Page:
Option #2:  Teachers can log-in and monitor progress and student achievement.  Teachers can also assign practice activities to be completed.  These homework assignments can be assigned for every student or assigned to only those students in need of enrichment and intervention.  I like the results tracking feature in ScootPad because it breaks everything down by the standard.  The teacher can see the level of proficiency of their students in each standard area.  It’s a great tool for identification and intervention.

Option #3: The students have an individualized piggy bank that they store the coins that they earn for completing their activities.  Teachers (and parents!) can set-up classroom rewards that students can “purchase” with their coins.  You can also customized these and make them available for only a few students (for example, if you had a reward available only for those struggling students).  It’s a nice option and ScootPad is something parents can access also so that they can build rewards for their own students.

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Khan Academy  Internet

If you want your students to practice math problems by concept, there isn’t much of a comparison with Khan Academy.  It’s an internet based application that can be used through Safari on your IPad.  Students can practice the problems, get hints if they get stuck and watch tutorials and explanations if they need to.  If students created an account on Khan Academy and attach a teacher as a “coach”, the coach can see progress and get data.  But the activities still work well as review and practice activities even if they don’t log-in to an individual account.  But since that option is there, I include it here.

 

IPad Integration: Intro and Audiobooks


Basic Apps to Know:

Dropbox  Free (App Store)

Share information from your computer to your IPad by installing Dropbox on the Ipad (and possibly on your computer).  You can also access Dropbox on the Internet.  Great for sharing files (documents, PDFs, photos, videos, etc.)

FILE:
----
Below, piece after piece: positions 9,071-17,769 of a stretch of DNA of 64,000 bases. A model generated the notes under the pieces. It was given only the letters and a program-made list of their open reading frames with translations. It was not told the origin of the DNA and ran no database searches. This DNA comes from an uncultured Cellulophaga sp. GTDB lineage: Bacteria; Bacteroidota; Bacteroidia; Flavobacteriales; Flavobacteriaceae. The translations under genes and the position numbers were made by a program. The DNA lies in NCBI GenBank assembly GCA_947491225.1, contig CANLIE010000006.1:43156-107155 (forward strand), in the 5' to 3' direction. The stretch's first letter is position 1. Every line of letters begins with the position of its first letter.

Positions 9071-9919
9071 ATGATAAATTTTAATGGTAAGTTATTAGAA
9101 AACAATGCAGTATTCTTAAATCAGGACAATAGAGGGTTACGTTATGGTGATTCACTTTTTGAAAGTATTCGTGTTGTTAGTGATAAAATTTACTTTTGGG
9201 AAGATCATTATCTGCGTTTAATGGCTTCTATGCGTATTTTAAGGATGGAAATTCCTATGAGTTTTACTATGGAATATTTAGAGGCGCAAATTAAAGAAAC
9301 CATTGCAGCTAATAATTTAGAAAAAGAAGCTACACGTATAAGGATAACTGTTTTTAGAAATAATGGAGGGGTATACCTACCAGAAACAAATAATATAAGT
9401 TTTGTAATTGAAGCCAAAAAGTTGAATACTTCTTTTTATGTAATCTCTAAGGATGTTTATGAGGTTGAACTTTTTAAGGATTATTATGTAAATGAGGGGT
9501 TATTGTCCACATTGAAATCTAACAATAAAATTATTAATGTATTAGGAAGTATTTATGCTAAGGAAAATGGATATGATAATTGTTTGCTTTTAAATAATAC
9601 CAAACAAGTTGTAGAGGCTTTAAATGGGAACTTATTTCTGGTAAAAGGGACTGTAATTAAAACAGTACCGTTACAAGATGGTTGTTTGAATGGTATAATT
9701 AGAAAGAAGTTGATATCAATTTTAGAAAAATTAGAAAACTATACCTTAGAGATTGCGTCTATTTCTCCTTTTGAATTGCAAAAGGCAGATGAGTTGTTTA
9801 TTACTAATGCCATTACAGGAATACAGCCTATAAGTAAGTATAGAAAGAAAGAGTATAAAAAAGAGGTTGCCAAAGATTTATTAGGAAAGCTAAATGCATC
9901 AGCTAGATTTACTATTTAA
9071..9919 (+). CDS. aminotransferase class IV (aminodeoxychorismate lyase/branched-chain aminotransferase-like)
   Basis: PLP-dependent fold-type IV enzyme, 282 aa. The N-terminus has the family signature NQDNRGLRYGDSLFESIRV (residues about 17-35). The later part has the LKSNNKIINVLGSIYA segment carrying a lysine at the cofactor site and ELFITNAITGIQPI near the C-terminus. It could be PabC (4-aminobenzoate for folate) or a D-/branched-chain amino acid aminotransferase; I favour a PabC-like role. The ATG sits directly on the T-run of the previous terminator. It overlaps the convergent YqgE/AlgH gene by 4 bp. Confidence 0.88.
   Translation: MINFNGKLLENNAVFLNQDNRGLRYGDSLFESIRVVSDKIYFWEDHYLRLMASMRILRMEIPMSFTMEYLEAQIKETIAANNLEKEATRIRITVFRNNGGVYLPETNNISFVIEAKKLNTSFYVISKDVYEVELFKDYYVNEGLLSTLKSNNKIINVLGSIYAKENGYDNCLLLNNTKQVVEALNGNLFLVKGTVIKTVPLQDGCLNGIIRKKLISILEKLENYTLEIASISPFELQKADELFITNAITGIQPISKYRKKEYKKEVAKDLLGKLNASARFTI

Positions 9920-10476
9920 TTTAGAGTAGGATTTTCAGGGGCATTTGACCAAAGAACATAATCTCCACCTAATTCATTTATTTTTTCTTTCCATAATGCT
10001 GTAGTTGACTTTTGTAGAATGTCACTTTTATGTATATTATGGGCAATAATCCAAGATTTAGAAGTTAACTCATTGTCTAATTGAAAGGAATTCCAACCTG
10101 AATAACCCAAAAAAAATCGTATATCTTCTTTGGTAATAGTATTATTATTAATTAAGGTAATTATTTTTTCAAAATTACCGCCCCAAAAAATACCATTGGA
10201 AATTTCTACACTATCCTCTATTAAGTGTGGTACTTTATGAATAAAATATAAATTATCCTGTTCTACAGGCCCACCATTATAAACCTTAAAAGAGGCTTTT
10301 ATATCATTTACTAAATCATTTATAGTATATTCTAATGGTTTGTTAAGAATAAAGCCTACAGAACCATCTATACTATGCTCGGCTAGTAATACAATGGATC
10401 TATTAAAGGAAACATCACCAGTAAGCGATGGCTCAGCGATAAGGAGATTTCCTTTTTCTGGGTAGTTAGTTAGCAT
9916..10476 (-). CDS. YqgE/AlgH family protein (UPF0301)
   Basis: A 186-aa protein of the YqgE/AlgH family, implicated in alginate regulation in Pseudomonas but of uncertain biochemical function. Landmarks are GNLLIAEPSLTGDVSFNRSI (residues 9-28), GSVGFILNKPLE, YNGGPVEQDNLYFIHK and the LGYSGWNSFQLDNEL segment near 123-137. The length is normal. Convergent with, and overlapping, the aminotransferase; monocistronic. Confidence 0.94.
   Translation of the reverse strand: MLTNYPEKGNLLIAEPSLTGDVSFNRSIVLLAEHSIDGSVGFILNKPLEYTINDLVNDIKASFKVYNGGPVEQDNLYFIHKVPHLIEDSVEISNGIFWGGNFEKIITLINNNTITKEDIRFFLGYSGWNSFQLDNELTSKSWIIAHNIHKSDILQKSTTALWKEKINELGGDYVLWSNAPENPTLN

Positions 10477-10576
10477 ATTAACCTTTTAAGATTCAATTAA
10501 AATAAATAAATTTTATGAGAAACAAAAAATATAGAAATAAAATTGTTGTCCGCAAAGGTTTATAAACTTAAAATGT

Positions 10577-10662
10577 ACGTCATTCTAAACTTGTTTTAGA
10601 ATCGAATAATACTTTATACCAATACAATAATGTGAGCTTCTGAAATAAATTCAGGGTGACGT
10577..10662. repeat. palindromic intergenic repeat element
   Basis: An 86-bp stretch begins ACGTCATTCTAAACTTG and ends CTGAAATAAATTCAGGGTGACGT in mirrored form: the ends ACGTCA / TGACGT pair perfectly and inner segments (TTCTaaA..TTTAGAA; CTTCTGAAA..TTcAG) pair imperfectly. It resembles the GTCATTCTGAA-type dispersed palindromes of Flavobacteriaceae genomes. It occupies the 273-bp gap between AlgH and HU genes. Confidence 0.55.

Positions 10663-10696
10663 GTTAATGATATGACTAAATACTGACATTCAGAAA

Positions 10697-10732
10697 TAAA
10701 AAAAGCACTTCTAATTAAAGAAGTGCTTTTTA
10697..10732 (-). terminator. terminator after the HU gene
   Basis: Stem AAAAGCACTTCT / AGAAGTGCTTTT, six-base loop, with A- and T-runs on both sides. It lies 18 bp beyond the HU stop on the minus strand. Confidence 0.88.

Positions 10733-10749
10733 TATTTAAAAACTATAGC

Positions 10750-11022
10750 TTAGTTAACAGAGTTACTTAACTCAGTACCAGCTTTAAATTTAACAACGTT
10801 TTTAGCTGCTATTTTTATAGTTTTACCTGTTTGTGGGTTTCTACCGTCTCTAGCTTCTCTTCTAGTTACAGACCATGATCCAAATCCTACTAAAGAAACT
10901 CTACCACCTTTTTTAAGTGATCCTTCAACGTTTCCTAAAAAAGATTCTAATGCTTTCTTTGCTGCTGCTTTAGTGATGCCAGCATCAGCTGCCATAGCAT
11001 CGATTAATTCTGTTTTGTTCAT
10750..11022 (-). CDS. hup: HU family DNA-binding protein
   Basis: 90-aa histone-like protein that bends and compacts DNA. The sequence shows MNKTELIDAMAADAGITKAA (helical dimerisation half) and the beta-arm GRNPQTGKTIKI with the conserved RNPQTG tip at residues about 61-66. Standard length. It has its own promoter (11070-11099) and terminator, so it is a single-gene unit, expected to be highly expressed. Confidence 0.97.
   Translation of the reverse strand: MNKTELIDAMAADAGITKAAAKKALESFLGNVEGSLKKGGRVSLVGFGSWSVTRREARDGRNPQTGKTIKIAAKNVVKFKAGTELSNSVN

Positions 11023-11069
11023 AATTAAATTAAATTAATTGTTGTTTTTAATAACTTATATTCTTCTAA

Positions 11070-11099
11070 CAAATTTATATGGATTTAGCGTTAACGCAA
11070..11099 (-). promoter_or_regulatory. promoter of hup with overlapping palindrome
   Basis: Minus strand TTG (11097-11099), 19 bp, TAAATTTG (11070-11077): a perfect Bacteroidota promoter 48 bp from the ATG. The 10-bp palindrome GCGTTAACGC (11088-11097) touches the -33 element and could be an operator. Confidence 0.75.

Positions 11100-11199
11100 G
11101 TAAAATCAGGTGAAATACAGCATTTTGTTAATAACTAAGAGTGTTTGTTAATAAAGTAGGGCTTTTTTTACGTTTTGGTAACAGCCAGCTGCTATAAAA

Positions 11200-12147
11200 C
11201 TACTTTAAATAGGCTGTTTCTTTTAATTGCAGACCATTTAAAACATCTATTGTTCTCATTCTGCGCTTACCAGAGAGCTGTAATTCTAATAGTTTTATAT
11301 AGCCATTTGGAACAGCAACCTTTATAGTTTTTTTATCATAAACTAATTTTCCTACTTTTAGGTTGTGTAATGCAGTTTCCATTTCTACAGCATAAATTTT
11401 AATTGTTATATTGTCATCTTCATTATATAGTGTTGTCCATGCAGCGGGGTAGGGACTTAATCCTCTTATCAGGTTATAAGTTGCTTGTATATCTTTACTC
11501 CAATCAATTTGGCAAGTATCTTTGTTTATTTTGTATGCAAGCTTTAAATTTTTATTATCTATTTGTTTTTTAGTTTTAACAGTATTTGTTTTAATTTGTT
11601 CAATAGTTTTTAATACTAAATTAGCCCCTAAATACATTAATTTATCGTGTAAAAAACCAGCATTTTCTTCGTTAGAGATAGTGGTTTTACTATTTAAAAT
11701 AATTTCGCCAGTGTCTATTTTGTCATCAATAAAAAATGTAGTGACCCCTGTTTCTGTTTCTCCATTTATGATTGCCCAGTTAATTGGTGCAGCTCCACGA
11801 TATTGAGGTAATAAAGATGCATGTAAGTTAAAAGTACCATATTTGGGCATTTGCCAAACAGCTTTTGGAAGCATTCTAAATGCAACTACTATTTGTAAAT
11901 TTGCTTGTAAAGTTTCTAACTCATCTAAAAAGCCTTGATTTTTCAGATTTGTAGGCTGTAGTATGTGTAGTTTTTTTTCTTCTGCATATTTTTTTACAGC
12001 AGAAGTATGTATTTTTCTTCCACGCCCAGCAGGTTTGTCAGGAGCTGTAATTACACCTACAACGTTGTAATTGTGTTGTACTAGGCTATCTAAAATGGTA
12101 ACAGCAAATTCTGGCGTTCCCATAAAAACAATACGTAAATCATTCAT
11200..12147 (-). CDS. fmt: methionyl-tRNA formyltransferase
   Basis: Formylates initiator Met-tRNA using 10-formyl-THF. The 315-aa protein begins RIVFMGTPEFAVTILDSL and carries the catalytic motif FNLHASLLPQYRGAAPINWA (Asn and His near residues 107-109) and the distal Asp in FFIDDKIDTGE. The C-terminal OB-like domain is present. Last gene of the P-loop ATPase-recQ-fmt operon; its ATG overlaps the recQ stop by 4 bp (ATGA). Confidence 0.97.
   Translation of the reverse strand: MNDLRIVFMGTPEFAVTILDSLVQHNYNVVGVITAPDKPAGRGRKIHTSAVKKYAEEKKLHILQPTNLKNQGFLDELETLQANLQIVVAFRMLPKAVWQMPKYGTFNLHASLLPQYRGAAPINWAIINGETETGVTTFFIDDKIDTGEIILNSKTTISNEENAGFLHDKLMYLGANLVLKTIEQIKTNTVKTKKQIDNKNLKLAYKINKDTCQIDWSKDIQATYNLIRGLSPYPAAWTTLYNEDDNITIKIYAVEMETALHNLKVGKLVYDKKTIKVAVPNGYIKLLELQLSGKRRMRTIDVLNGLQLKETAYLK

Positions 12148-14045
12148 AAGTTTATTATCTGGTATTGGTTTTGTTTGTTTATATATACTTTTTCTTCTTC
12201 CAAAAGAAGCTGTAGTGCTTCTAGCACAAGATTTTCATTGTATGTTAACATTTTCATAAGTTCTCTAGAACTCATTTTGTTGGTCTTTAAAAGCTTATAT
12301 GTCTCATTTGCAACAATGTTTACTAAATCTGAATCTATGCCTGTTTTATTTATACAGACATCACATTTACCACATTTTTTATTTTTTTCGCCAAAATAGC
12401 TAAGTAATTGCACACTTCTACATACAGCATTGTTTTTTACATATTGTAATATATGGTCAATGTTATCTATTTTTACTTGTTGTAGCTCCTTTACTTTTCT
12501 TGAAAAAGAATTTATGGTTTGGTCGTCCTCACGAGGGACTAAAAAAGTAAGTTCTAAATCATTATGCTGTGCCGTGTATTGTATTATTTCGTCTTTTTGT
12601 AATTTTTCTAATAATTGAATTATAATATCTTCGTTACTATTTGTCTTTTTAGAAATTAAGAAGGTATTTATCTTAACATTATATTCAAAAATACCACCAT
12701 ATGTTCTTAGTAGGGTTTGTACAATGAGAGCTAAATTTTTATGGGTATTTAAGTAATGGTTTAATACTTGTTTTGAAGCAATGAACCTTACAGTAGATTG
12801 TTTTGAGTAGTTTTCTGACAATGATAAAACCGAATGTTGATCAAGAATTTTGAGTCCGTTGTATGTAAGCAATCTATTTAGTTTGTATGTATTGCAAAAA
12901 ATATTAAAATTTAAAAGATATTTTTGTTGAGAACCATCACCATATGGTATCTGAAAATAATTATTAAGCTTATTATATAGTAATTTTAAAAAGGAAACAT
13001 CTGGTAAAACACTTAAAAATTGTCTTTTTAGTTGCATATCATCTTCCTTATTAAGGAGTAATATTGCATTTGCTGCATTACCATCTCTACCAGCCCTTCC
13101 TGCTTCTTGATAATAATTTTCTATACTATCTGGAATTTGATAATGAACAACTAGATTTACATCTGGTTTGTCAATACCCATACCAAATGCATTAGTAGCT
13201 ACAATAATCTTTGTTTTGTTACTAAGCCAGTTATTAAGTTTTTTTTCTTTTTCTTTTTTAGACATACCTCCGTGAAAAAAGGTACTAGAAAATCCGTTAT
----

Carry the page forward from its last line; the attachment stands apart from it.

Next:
IBooks  Free (App Store)

The standard reading platform on your IPad.  Reads document files you share through Dropbox, EPUB files you download from the internet and anything you purchase in the store.

Edmodo  Free (App Store)

I’m a big fan of Edmodo as a classroom management portal.  It’s an easy way to send students links, files, notes, assignments and quizzes, and safely allows them to collaborate, write and share.  Students can log in and out of their individual Edmodo profile so that each individual user can access their individual Edmodo account.

Another great plus with Edmodo is its Apps (so, essentially, there are Apps within the App).  There are a lot of great ones – – some that you have to pay for and some free ones.  One really great literacy app is No Red Ink.  (Click here for a review on No Red Ink)

I want my students to be able to read Audiobooks on the IPad.

IBooks  Free (App Store)

It isn’t an audiobook platform by nature, but IBooks includes a feature where you can highlight text and have the computer voice speak it to you.  Simply double click the text, highlight to portion you would like spoken and hit the “Speak” option.

AudioBooks  Basic Version, Free; Full Version, $.99 (App Store)

Over 5,000 public domain works are available directly in the app. Audio books are streamed directly within the app and can be downloaded to an in-app library as well. The audio book will also continue to be read when running in the background, allowing a user to take notes in another app while listening to the audio. The free version gives you access to all books in the public domain. Purchasing the premium version of the app opens up access to additional content.

LibriVox  Free (Online Website)

Though not an app, Librivox is a web site of thousands of public domain recordings that can be downloaded and then played via iTunes on the iPad. In addition to providing the full recording, Librivox also allows for downloading books in smaller segments and posts additional resources about each title such as a book summary, a link to a Gutenberg e-text, and references to related Wikipedia articles.

Project Gutenberg  Free (Online Website)

With over 40,000 public domain titles available on the site as ePub files, students and teachers can directly download files to iBooks for offline reading. Once the book is in the iBooks app, the text can be read back by turning on Speak Selection in the iPad accessibility settings.

OverDrive Media Console  Free (App Store)

With a valid library card, download eBooks and audio books from the library. Browse from the titles available through public and university libraries. Much like physical library books, these titles are borrowed and then returned. At the end of the lending period, they simply disappear from the app. Both eBooks and audio books are “read” through the Overdrive app and cannot be transferred to iBooks for annotation purposes.

Itunes  (prices for titles vary)

Also check out the selection of audiobooks available for purchase through ITunes.